Thursday, April 30, 2009

Brautigan's catfish


Even the stingiest of our poets seem to work in earnest to make their minor-key efforts seem like treatises about the objects they 've chosen to make their subject. A banal, everyday image to open, a bit of conversation, an incidental gesture, a memory that is generated, some arcane reference to a philosophical truism, freshly lifted from a directory of over used quotes, to make the whole thing resonate with the semblance of larger import, and then a return to the image from which the enterprise started, hopefully altered for the way the poet has talked his idea into submission.

Even in the concise poems of Billy Collins one can sense an autodidact chomping at the bit to unload the sophisticated reading they've done to invest in such slim prophecies. One senses what was left unsaid, and that makes for an unsatisfying work, compromised between desires. And John Koethe strikes you as a junior league
Pound, the last guest to leave the party . But not the late Richard Brautigan--too much of a whimsical clown half the time, given to quick sketches and half-bright paragraphs, Brautigan could still pull perceptual beauty from situations where there was nothing going on. At his most sublime , he was the laureate of what hadn't been thought through. His intention appeared to be to stop writing before intellection kicked in and larded up what was already a choice, uncluttered perception of what he saw, what he felt, what he thought in the instance of perception.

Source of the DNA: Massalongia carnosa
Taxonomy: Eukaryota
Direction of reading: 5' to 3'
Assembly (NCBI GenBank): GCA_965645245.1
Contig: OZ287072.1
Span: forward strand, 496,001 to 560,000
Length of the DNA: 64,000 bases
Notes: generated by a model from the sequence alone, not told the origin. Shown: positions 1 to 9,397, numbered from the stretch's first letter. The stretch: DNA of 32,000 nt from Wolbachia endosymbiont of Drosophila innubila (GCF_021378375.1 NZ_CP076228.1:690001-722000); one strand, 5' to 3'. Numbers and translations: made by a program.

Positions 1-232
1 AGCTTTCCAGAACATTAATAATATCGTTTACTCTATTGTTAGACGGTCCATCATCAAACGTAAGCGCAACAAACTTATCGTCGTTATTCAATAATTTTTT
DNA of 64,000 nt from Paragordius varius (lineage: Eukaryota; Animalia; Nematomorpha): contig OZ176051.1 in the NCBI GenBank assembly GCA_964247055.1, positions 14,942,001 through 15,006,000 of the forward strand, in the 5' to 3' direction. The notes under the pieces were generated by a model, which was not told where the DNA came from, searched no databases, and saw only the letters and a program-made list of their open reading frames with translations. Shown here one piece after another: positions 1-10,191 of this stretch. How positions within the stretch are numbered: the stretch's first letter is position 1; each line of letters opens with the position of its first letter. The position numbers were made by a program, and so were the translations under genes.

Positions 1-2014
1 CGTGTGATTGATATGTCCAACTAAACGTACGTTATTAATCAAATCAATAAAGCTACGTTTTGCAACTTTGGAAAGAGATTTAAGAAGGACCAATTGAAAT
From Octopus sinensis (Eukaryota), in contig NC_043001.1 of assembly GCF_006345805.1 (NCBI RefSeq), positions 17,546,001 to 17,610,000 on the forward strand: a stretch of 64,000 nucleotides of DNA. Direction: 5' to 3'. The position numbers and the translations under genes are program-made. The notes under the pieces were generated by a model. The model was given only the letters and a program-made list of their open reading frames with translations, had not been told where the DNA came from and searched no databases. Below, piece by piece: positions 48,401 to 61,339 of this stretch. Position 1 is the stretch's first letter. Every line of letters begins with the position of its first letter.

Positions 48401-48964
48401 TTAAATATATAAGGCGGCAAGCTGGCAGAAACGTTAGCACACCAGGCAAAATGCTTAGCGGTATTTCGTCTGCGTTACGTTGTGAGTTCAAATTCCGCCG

Your Catfish Friend

by Richard Brautigan


If I were to live my life
in catfish forms
in scaffolds of skin and whiskers
at the bottom of a pond
and you were to come by
one evening
when the moon was shining
down into my dark home
and stand there at the edge of
my affection
and think, "It's beautiful
here by this pond. I wish
somebody loved me,"
I'd love you and be your catfish
friend and drive such lonely
thoughts from your mind
and suddenly you would be
at peace,
and ask yourself, "I wonder
if there are any catfish
in this pond? It seems like
a perfect place for them."


Richard Brautigan--he is happy to remain slight, a poet who can deliver the payload he has without seeming, at his best, to be serving another poet's muse. Zen, I suppose, is the first thing I think of, a what-if scenario that rather joyfully plays with a Muddy Waters catfish metaphor and transforms a blistered, haggard blues trope into a suddenly wonderfully state of being awestruck. One goes along with this and is impressed with the way the narrator can suppose he were a catfish, imagine the thoughts of the woman he is addressing, and land the final perception in some notion that is unrelated to the teller's implied desire and lust but is linked, entirely appropiate, all of a piece"


"I wonder
if there are any catfish
in this pond? It seems like
a perfect place for them
."


This pond, as imagined, is the perfect place for these people and their musings--a superb bit of half a notion given a full and complete voice. An awesome thing, this poem.

1 comment:

  1. Speaking of literature...

    File this under What The Hell:


    http://www.youtube.com/watch?v=XxwgkIKi3tQ

    ReplyDelete

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